Development of the Guide to Immunopharmacology (GtoImmuPdb) continues and this is an update of progress since our last update in February 2016. Since then, the GtoImmuPdb April Meeting was held in Edinburgh, where a detailed update on the status of GtoImmuPdb was delivered and discussions held about key points to focus over the next phase of development.
As a reminder, a early synopsis of the project can be found in this blog post.
Refinements have been added to the way GO biological process, of relevance to immunology, are identified and extracted from OBO files. The OBO-Edit export omitted some terms where ancestral relationship involved combinations of being ‘part-of’ something that in-turn ‘regulates’ a parent term that falls under either immune system process (GO:0002376) or inflammatory response (GO:0006954). As of 19 May 2016 the database holds 1,957 GO process terms. There are 393 targets (with cross-references to UniProt) annotated to these terms, with the total number of annotations being 1,379.
Extensions have been made to the web-application search mechanism to incorporate the high-level GtoImmuPdb process categories. These categories are: Immune system development and differentiation; Proliferation and cell death; Production of signals and mediators; Regulation and responses to signals, Cell-mediated immunity; Inflammation. The search links the GtoImmuPdb process categories to targets and is currently functional on our test site (restricted access). This needs to be extended to include GO process term, GO IDs and GtoImmuPdb process definitions.
Parsers have been developed to capture and populate cell type data from the Cell Ontology. The database now holds the cell types from the ontology, plus relationships and associations to GO processes (which will be helpful in cross-referencing). Our next steps are to determine high-level, immuno-relevant cell type classes for use on the site. A potential source are categories similar to the Immunological Genome Project; B-cells, γδT-cells, αβT-cells, T-cell activation, NK cells, myeloid cells, stromal cells, dendritic cells & stem cells. The database also needs extended further to capture target to cell-type relationships and develop associated submission tool (for editing/curation) and web-application (to surface the data to users) extensions.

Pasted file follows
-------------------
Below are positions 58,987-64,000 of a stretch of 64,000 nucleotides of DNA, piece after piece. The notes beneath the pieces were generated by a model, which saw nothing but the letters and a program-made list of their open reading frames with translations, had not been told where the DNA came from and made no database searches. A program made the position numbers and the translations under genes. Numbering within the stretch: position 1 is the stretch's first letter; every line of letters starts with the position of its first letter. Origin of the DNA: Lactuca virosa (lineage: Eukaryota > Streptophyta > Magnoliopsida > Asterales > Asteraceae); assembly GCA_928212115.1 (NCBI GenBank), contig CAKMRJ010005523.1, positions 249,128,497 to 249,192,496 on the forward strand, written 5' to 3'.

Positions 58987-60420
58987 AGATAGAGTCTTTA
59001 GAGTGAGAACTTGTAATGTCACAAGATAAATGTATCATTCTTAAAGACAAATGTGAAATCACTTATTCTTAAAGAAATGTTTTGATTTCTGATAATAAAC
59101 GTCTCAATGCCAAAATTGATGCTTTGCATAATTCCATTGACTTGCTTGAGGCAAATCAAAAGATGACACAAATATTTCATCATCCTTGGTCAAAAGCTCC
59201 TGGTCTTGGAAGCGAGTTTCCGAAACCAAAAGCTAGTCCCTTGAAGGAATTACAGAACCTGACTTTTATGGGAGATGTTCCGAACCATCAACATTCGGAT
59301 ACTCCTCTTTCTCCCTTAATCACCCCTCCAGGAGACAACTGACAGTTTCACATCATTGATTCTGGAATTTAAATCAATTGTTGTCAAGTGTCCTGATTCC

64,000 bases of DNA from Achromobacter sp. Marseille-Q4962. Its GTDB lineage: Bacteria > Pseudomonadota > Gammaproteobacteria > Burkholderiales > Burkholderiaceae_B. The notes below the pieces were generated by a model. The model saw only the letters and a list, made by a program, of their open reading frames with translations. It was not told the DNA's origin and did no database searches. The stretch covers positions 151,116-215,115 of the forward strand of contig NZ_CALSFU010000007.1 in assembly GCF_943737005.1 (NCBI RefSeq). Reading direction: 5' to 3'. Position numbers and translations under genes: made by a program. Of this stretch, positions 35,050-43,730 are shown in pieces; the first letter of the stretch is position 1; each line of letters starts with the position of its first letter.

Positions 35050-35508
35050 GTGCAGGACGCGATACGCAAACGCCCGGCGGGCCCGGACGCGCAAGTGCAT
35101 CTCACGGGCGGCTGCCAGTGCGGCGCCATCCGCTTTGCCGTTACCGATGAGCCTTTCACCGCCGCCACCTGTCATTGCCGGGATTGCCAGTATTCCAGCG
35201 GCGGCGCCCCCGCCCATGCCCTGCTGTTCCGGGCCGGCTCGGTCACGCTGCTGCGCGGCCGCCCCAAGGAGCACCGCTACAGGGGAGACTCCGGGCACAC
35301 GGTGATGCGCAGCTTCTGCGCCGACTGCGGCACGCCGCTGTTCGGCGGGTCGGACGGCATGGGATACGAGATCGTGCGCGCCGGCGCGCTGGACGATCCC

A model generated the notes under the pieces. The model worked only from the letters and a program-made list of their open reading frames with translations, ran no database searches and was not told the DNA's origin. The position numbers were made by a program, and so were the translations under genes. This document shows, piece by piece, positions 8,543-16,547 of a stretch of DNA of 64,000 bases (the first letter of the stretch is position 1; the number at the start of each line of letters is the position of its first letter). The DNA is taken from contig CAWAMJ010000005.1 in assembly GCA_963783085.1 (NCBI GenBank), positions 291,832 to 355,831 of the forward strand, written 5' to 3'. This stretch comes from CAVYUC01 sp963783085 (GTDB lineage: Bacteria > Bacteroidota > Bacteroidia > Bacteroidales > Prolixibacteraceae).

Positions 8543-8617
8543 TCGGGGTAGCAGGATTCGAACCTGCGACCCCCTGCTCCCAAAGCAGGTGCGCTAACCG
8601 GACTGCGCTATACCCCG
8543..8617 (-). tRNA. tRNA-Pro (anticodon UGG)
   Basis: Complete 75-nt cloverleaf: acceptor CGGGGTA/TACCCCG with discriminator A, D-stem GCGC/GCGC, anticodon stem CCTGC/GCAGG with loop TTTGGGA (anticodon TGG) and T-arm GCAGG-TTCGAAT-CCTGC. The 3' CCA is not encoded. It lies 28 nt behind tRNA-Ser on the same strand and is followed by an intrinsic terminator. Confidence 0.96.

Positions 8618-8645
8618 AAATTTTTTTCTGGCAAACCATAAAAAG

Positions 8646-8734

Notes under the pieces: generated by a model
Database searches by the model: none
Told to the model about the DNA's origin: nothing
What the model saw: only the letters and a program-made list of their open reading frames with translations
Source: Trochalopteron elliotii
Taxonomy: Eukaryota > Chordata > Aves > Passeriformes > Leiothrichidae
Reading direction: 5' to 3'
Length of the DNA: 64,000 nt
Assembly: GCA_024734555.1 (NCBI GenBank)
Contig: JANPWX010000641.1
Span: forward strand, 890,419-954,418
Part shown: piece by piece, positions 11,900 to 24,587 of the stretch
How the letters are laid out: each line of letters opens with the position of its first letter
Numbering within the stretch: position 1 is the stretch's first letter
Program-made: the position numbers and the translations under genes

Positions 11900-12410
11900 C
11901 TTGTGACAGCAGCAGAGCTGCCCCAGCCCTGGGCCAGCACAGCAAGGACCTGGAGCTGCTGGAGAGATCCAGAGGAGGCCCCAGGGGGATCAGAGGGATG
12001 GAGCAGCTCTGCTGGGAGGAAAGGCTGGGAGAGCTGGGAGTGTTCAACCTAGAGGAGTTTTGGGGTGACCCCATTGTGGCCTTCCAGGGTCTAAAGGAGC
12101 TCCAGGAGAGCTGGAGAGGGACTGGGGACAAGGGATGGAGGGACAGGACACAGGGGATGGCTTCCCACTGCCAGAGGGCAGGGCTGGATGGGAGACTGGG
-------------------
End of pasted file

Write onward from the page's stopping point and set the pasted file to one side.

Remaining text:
An alpha-version of the GtoImmuPdb portal has been developed (restricted access). The layout aims to compliment the GtoPdb site, whilst ensuring it is distinct through styles, logos and branding.
The targets box has been developed to link to lists of targets and automatically highlight target families where there is relevance to GtoImmuPdb (this is defined by the curators by flagging targets as relevant). A toggle-button enables users to switch on/off the immuno-view. The ability to toggle the view is likely be extend to other pages. The next step will be to extend the detailed target view to display GtoImmuPdb relevant data, in the first instance general comments and process associations.
Extensions have been made to enable curators to view, edit and manage associations between the high-level GtoImmuPdb Process categories and GO process terms. It also allows annotation of targets to the high-level process terms. This includes adaptations to the main webapp code that will be essential in ‘surfacing’ the process data on target detail pages. Future work will include extending to edit/manage cell type data and to enable interactions to be curated as relevant to GtoImmuPdb.
This project is supported by a 3-year grant awarded to Professor Jamie Davies at the University of Edinburgh by the Wellcome Trust (WT).